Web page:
Thawing Frozen Pipes: How to Thaw Frozen Pipes Safely Before Your Pipes Burst
We often take our water pipes for granted until they stop working. When temperatures are extremely cold, the water in your pipes is likely to freeze solid. As water turns to ice, it expands, it creates pressure that may cause your pipes to burst. In order to prevent water damage, we’ve put together this guide for thawing frozen pipes.
The temperature and the amount of insulation in your home help determine whether pipes will freeze. While water freezes at 32° F / 0° C, pipes typically won’t freeze until the temperature falls below 20° F / -7° C. For that reason, we recommend setting your thermostat closer around 68° F / 20° C and never lower than 55° F / 13° C.
If your pipes are frozen, it’s likely that water will run very slowly, have ice crystals suspended in the water, or they may not even run at all. For pipes that are visible, you may see frost or ice on the outside of the pipes. You may also notice smells coming from your drains as waste gases build up.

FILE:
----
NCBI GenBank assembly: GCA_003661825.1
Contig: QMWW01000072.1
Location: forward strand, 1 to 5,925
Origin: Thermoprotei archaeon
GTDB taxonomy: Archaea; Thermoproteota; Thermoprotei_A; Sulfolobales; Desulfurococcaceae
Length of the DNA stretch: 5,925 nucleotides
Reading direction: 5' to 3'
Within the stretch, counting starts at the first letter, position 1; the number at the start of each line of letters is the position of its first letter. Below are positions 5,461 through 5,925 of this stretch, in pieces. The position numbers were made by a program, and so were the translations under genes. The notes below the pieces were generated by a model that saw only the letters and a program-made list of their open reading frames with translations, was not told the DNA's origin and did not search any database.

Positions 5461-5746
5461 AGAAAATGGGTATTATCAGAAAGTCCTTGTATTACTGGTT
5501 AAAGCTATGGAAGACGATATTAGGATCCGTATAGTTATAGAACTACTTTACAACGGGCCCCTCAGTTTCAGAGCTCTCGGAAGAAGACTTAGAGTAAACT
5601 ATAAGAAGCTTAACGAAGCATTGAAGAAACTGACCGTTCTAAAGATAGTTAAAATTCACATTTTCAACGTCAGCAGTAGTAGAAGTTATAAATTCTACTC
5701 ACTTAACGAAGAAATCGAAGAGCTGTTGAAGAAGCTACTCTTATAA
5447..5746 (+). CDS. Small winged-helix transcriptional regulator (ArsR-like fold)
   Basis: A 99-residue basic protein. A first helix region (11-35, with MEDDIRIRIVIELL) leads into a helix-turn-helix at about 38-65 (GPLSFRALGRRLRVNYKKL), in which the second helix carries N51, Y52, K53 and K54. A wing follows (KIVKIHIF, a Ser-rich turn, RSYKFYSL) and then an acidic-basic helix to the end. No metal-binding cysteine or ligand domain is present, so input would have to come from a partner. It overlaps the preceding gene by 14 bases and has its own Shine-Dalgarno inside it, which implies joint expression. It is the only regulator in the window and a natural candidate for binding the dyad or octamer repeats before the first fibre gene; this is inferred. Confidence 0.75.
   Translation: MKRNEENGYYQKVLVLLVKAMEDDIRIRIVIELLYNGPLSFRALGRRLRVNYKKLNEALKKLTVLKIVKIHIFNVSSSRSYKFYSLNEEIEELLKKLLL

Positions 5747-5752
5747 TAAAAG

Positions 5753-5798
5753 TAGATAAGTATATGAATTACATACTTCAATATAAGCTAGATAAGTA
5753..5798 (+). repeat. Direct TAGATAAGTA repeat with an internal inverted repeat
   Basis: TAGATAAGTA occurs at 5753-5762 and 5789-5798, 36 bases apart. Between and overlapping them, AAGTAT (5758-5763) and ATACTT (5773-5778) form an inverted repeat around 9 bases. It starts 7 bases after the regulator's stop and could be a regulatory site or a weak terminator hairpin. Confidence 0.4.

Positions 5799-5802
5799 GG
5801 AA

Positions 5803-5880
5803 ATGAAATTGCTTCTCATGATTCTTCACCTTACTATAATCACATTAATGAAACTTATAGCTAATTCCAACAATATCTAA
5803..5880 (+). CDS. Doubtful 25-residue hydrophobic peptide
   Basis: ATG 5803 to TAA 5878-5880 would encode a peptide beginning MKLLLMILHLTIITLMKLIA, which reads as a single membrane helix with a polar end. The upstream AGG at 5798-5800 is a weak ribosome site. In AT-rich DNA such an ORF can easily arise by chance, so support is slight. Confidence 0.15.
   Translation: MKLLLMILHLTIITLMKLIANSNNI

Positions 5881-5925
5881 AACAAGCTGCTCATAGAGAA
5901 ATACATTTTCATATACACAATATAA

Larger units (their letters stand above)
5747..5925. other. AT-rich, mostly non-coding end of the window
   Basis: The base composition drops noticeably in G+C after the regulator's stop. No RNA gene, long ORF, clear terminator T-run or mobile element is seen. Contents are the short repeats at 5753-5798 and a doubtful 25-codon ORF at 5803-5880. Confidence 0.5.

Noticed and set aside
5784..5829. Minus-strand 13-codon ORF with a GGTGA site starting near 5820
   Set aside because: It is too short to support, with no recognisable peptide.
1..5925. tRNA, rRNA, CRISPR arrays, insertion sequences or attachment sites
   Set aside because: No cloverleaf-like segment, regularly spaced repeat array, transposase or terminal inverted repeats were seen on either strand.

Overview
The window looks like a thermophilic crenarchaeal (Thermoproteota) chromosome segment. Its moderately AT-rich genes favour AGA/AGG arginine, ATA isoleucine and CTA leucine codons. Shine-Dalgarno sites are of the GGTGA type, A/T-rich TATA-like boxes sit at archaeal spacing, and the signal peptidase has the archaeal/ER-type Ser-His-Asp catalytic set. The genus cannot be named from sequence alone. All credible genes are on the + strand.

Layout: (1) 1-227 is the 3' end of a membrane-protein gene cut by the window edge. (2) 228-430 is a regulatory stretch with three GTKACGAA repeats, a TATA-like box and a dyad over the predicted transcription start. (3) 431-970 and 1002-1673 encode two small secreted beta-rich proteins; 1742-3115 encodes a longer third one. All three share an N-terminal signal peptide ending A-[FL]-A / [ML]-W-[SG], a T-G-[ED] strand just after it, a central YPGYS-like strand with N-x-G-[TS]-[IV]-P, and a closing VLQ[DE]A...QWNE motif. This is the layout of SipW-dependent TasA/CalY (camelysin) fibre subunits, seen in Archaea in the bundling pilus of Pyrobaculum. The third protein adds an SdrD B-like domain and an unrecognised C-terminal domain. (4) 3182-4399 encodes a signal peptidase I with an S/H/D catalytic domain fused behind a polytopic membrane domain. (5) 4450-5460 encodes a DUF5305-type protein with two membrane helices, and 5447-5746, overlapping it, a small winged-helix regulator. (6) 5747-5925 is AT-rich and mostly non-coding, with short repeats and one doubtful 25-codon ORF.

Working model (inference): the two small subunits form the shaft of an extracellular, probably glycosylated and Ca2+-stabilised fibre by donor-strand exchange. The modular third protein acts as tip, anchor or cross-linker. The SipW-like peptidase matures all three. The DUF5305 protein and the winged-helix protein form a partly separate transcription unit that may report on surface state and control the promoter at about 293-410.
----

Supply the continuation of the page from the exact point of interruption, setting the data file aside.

How to Thaw Frozen Pipes
In order to thaw a frozen pipe, you need to need to find the frozen pipe first. These three steps will help you locate and thaw a frozen pipe, as well as relieve the pressure and prevent a burst pipe.
1. Open Your Faucets
As the ice forms, it expands and creates pressure in your pipes. If too much pressure builds up, it can actually cause the pipe to burst. Opening your faucets will allow water to flow and help reduce the pressure.
Depending on how frozen your pipes are, a small amount of water will flow or no water will flow at all. Check all of the faucets in your home, which helps you locate the frozen pipe and can prevent other pipes from freezing.